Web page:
Insulin Lispro-aabc (By injection)
Insulin Lispro-aabc, Recombinant (IN-su-lin LIS-pro - aabc, ree-KOM-bi-nant)
Lyumjev KwikPen U-100, Lyumjev Kwikpen U-200, Lyumjev U-100There may be other brand names for this medicine.
When This Medicine Should Not Be Used:This medicine is not right for everyone. Do not use it if you had an allergic reaction to insulin lispro-aabc or during episodes of hypoglycemia (low blood sugar).
How to Use This Medicine:
- Your doctor will prescribe your exact dose and tell you how often it should be given. This medicine is given as a shot under your skin (eg, stomach, thigh, buttocks, or upper arm) or into a vein.
- A nurse or other health provider will give you this medicine.
- You may be taught how to give your medicine at home. Make sure you understand all instructions before giving yourself an injection. Do not use more medicine or use it more often than your doctor tells you to.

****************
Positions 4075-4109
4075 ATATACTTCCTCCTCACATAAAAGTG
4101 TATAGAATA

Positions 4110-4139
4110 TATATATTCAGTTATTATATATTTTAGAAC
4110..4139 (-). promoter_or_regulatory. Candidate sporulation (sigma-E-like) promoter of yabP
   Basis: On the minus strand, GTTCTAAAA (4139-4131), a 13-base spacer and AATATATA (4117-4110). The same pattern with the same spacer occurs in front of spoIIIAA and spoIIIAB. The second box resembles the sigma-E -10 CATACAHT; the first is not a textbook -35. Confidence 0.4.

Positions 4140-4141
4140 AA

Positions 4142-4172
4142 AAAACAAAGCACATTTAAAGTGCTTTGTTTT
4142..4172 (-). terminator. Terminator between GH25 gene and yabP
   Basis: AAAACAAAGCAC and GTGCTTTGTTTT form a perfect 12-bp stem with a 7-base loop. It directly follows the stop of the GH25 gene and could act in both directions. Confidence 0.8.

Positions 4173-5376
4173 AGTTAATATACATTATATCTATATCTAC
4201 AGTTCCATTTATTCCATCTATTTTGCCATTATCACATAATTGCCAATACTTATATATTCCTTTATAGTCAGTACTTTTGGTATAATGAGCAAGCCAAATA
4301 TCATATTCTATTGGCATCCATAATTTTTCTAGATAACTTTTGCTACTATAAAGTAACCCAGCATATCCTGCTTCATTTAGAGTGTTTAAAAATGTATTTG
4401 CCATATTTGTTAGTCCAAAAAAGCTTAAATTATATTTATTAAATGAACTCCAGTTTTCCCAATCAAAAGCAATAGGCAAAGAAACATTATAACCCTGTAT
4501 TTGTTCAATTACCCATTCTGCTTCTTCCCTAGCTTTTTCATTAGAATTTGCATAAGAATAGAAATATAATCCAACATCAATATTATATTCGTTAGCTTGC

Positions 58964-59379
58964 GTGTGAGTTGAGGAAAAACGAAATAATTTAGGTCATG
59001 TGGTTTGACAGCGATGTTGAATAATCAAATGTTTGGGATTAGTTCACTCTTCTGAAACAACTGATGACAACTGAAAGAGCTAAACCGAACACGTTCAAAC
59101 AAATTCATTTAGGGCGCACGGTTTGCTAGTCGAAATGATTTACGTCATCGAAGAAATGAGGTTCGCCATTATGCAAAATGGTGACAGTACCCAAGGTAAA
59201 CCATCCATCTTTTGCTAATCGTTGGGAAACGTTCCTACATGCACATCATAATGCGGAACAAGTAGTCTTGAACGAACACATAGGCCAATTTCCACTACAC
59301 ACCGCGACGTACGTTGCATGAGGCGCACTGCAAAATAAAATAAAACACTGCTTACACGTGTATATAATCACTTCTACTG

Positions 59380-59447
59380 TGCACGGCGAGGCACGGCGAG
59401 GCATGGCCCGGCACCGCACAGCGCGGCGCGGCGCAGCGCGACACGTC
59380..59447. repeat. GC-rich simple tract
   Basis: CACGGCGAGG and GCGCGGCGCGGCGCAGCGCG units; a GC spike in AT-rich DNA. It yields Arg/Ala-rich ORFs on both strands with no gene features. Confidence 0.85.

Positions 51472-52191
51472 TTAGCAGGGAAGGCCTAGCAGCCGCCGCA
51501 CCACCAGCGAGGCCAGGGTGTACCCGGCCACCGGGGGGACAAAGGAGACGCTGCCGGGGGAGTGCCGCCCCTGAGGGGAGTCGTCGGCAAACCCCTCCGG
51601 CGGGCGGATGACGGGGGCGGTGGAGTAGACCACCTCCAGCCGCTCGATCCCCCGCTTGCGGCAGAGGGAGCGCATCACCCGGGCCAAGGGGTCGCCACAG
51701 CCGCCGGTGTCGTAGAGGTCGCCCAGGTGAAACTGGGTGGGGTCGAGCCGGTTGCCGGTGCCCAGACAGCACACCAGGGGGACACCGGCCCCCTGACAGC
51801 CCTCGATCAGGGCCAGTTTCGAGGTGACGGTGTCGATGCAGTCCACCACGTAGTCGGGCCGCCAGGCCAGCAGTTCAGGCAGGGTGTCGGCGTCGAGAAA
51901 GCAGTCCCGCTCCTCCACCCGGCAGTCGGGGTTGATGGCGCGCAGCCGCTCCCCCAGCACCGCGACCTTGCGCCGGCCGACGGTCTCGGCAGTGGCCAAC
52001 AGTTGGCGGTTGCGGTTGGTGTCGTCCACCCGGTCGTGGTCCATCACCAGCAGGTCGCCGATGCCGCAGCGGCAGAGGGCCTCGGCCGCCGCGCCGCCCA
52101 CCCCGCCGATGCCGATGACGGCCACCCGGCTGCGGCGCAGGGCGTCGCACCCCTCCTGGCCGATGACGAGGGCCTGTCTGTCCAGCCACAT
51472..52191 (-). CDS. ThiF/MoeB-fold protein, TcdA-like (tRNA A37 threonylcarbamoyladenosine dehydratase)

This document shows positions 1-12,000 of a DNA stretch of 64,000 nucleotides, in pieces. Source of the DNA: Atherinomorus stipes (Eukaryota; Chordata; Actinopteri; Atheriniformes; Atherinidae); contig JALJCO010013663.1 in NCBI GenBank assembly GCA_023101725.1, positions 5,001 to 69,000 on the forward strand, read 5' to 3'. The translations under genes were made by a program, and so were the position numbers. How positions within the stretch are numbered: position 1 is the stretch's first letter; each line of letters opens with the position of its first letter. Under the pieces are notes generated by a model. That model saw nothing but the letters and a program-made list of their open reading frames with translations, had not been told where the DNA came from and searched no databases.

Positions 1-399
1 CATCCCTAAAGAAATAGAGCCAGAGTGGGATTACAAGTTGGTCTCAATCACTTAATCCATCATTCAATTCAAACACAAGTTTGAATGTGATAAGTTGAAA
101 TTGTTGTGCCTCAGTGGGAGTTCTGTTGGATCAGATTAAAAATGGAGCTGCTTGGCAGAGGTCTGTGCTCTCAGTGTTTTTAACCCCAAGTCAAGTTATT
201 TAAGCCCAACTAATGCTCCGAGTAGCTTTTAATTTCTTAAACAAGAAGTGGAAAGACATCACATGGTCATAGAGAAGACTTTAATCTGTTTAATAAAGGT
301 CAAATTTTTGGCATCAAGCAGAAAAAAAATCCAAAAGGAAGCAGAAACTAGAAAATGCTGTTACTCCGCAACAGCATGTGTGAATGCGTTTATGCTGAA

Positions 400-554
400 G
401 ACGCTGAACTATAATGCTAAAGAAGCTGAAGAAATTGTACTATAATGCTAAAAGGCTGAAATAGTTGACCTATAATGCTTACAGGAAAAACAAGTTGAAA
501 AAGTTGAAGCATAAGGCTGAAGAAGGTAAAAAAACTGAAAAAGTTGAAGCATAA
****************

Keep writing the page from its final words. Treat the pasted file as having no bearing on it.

- Always double-check both the concentration (strength) of your insulin and your dose. Concentration and dose are not the same. The dose is how many units of insulin you will use. The concentration tells how many units of insulin are in each milliliter (mL), such as 100 units/mL (U-100), but this does not mean you will use 100 units at a time.
- When used as a mealtime insulin, it should be taken at the start of a meal or within 20 minutes after you start a meal.
- Read and follow the patient instructions that come with this medicine. Talk to your doctor or pharmacist if you have any questions.
- You will be shown the body areas where this shot can be given. Use a different body area each time you give yourself a shot. Keep track of where you give each shot to make sure you rotate body areas. Do not use the exact same spot for each injection.
- Do not inject into skin areas that are tender, bruised, scaly, hard, damaged, thick, or has pits, lumps, or scars.